we don't say, be afraid of me because i am cute, or love me for i am strong - we sense that certain responses are proper. our sense that cruelty is wrong is something we perceive clearly - actually, it was hitchens, arguing the case for the iraq war, that used that third example. what's interesting is that he does argue - in other words, he is claiming that the way he feels is the way others should feel. there is a claim on our assent, and it should lead to action. he is not simply telling us facts about his psychology, as if a fit of rage was like a sneeze in the presence of pepper. pepper causes sneezing, but not because it dawns on us what pepper is. suppose we are upset at the family members are cheering, then we understand their duress, when the truth dawns, we feel differently.

conscience has a commanding voice - the voice of right, but not of might.

that morality varies, i grant - but in the case of this cruelty, there was something absolutely wrong. i think this points to a personal god - but not a "dictatorial law giver". that would be to confuse might and right. my whole argument is based on the very real difference between the two.

You argument explains one of the common reasons why people came to think of a God speaking to them, it certainly can feel like that to many people, but it doesn't come anywhere near proving that there really is a God as some actual entity outside ourselves, communicating with us.

Not everyone has the same reaction to these internal feelings of what are 'right' and 'wrong' actions, even when they come to the same judgements over the same actions.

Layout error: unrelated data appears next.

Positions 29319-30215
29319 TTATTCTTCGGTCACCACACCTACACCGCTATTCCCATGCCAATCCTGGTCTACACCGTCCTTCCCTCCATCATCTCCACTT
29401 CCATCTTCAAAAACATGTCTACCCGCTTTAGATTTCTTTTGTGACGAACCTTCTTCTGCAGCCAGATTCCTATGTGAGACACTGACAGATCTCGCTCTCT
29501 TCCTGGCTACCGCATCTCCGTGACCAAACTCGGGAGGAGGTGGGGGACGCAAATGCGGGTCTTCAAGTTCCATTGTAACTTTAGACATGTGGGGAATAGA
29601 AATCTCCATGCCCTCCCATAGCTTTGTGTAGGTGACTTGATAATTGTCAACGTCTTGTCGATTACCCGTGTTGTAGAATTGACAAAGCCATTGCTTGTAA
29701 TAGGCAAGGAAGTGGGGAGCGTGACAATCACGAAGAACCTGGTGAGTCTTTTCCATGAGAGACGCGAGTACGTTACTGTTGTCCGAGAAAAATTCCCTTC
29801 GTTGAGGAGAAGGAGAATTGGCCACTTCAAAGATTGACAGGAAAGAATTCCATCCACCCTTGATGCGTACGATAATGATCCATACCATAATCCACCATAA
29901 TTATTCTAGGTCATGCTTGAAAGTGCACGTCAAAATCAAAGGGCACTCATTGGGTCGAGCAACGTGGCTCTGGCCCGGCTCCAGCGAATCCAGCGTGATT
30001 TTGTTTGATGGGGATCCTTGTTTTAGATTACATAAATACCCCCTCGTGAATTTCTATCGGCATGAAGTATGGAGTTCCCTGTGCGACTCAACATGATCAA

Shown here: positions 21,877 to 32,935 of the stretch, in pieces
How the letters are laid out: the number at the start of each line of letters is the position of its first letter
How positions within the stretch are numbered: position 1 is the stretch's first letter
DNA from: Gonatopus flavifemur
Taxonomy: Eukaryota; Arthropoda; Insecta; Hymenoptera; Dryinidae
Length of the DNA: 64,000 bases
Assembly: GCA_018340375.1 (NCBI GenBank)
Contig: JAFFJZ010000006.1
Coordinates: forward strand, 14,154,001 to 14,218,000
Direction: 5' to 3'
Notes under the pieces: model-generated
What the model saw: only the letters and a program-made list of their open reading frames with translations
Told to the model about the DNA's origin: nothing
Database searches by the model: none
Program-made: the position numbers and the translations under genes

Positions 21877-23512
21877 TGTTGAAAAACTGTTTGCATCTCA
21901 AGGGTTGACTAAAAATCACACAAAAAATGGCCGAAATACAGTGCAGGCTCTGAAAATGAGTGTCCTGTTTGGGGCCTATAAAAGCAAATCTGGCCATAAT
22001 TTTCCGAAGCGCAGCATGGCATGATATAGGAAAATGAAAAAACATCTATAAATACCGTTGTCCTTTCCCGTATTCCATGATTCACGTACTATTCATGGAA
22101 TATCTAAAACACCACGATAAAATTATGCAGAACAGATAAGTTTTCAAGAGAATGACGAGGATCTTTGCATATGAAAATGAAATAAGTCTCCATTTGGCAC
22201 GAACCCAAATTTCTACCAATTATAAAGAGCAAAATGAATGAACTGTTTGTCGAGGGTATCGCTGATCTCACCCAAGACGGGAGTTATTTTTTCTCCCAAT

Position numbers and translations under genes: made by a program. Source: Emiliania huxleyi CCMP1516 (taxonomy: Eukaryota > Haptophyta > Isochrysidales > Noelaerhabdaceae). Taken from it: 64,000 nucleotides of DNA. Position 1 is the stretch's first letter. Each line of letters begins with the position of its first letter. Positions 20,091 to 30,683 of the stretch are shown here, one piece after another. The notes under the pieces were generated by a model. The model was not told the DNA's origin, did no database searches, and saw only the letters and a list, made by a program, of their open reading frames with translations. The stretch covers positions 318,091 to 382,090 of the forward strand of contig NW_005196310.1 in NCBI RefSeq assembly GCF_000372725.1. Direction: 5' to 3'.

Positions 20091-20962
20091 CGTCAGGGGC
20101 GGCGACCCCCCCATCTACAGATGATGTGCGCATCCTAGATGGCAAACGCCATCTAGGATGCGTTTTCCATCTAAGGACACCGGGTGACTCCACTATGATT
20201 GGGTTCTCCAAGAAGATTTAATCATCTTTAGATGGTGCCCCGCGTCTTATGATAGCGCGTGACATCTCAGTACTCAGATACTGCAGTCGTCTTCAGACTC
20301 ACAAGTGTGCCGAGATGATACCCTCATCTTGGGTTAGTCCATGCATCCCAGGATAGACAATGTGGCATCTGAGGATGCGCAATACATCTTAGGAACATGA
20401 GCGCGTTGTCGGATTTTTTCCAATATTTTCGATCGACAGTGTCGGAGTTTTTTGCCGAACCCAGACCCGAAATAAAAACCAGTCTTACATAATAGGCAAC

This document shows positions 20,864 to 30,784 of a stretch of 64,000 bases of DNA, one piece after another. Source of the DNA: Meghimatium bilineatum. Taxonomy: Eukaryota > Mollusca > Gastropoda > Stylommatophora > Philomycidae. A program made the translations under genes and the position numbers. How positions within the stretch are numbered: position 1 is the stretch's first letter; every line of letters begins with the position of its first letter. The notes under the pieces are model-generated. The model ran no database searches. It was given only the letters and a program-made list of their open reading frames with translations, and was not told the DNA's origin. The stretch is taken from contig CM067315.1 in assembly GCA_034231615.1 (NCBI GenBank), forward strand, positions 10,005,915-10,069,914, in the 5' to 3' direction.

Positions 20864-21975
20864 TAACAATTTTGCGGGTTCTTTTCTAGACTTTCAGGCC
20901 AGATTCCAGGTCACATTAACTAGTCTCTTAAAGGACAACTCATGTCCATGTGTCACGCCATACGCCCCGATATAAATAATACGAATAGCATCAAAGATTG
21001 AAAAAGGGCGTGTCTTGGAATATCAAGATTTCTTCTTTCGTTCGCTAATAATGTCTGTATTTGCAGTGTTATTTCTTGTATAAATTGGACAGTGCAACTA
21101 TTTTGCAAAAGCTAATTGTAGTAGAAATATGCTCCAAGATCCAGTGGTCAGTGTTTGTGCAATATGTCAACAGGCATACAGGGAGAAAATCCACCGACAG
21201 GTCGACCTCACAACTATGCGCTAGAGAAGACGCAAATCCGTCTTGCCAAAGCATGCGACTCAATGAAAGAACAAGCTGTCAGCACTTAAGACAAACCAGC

It is indeed something 'telling' us how we 'should' regard certain classes of action, it is part of our own mind/brain that generates these feelings. Part of it due to 'empathy', where we instinctively generate mirrors of how we feel other people would be feeling when having things done to them.

There are several aspects to this: one is the instinctive feeling of 'right' and 'wrong', a sense of 'good' and 'bad' actions, in itself,  and then there is why we get these feelings, and then why some people actual feel some sense of an external 'something' 'telling' them when an action is right or wrong.

Some people seem to be more likely than others to feel like something outside themselves is communicating with them in some way when they experience this sort of internal 'dialog' between different parts of our mind. This has been pretty well established.

It is probably a basic mechanism, which when it goes beyond this normal level results in people reporting 'hearing voices', or a voice, literally speaking to them.

But how we came to have such 'regulatory' mechanisms is broadly understandable in evolutionary terms, it is a clear advantage to creatures with complex minds living together in groups, to develop strong instincts on how best to work together, encourage cooperative behaviour, support rather than abuse other members of the group, etc. It really is a form of what we would call 'instinctive' behaviour in other animals, but it can become associated with conscious thoughts in ourselves, thanks to our higher level of 'consciousness' and reasoning. It is what the workings of 'instinct' feel like to a conscious being.

Those groups or packs which cooperated best within the group were more likely to survive than those which more often broke out in destructive internal conflict.

We do indeed observe some of the same sort of behaviours and reactions to instances of 'unfairness' and other situations we would recognize as involving some sense of right and wrong, in other group-living animals, from apes to packs of wolves.